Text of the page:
He laughed. "O, no. It's mending famously. I'll be able to get about without a stick in another month, and then you've got to teach me all the new dances."
The jigging music of a two-step floated down the corridor. It made the young man's brow contract, for it brought to him a vision of dead faces in the gloom of a November dusk. He had once had a friend who used to whistle that air, and he had seen him die in the Hollebeke mud. There was something macabre in the tune.... He was surely morbid this evening, for there seemed something macabre about the house, the room, the dancing, all Russia.... These last days he had suffered from a sense of calamity impending, of a dark curtain drawing down upon a splendid world. They didn't agree with him at the Embassy, but he could not get rid of the notion.
The girl saw his sudden abstraction.
"What are you thinking about?" she asked. It had been her favourite question as a child.
"I was thinking that I rather wished you were still in Paris."
"Because I think you would be safer."
"Oh, what nonsense, Quentin dear! Where should I be safe if not in my own Russia, where I have friends—oh, so many, and tribes and tribes of relations? It is France and England that are unsafe with the German guns grumbling at their doors....My complaint is that my life is too cosseted and padded. I am too secure, and I do not want to be secure."
The young man lifted a heavy casket from a table at his elbow. It was of dark green imperial jade, with a wonderfully carved lid. He took off the lid and picked up three small oddments of ivory—a priest with a beard, a tiny soldier, and a draught-ox. Putting the three in a triangle, he balanced the jade box on them.
"Look, Saskia! If you were living inside that box you would think it very secure. You would note the thickness of the walls and the hardness of the stone, and you would dream away in a peaceful green dusk. But all the time it would be held up by trifles—brittle trifles."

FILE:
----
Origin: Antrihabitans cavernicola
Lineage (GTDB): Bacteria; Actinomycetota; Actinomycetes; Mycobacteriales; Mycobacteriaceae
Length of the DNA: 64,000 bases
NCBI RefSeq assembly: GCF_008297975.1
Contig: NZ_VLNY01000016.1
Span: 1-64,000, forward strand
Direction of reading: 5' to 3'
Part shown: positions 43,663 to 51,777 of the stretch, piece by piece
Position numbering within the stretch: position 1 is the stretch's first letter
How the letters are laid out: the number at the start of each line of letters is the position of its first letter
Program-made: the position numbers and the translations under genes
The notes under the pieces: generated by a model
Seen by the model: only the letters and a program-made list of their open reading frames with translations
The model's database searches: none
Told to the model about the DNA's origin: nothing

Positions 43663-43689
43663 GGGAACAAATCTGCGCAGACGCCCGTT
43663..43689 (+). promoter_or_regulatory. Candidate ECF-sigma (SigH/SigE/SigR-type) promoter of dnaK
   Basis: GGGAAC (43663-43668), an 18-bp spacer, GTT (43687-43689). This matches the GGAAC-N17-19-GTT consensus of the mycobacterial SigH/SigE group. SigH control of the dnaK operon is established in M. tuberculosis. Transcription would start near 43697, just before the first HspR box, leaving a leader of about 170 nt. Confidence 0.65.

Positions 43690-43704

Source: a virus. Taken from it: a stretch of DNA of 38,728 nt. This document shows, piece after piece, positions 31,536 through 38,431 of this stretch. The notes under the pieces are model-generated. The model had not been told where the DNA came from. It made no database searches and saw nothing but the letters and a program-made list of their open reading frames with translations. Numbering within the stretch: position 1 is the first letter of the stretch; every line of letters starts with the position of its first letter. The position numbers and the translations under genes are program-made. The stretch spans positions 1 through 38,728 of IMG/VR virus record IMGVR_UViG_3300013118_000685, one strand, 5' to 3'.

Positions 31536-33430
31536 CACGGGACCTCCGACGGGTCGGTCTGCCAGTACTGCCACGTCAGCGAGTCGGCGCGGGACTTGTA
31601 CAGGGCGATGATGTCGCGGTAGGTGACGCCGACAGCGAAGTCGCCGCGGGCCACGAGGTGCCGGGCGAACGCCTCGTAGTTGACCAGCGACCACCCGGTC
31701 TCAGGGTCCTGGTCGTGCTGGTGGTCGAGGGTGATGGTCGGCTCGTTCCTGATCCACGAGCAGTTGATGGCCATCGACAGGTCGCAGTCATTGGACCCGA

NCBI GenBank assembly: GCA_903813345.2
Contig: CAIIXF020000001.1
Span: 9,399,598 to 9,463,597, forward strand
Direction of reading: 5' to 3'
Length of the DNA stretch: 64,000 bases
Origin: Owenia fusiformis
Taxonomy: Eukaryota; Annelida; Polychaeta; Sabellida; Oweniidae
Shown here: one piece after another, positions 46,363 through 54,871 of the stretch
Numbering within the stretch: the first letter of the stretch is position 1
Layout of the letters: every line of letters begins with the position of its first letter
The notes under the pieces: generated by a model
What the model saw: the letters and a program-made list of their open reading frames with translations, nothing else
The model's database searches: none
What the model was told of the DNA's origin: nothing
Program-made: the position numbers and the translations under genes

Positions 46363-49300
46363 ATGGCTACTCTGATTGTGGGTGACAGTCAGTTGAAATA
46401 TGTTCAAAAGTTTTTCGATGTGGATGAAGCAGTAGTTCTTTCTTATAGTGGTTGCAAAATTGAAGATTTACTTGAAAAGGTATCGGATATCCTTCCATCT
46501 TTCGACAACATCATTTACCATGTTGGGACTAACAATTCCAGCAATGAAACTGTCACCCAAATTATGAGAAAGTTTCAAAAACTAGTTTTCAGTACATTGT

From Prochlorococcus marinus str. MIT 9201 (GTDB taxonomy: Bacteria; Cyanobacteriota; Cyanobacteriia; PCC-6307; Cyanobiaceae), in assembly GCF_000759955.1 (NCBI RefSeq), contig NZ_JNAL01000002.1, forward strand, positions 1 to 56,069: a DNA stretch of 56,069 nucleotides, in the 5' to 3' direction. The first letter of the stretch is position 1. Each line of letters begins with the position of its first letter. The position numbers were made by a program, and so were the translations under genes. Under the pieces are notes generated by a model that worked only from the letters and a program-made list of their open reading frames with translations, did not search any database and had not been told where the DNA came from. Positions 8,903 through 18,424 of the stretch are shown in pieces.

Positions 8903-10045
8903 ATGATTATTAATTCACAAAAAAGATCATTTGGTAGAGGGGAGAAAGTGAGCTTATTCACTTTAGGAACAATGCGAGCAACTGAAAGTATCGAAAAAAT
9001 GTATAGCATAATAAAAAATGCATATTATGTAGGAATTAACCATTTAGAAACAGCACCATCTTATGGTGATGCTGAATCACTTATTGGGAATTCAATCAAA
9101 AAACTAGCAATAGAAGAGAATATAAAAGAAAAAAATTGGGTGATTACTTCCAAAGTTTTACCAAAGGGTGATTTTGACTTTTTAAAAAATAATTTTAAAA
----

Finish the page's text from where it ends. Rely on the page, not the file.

She shook her head. "You do not understand. You cannot understand. We are a very old and strong people with roots deep, deep in the earth."
"Please God you are right," he said. "But, Saskia, you know that if I can ever serve you, you have only to command me. Now I can do no more for you than the mouse for the lion—at the beginning of the story. But the story had an end, you remember, and some day it may be in my power to help you. Promise to send for me."
The girl laughed merrily. "The King of Spain's daughter," she quoted,
"Came to visit me,
And all for the love
Of my little nut-tree."
The other laughed also, as a young man in the uniform of the Preobrajenski Guards approached to claim the girl. "Even a nut-tree may be a shelter in a storm," he said.
"Of course I promise, Quentin," she said. "Au revoir. Soon I will come and take you to supper, and we will talk of nothing but nut-trees."
He watched the two leave the room, her gown glowing like a tongue of fire in that shadowy archway. Then he slowly rose to his feet, for he thought that for a little he would watch the dancing. Something moved beside him, and he turned in time to prevent the jade casket from crashing to the floor. Two of the supports had slipped.
He replaced the thing on its proper table and stood silent for a moment.
"The priest and the soldier gone, and only the beast of burden left.... If I were inclined to be superstitious, I should call that a dashed bad omen."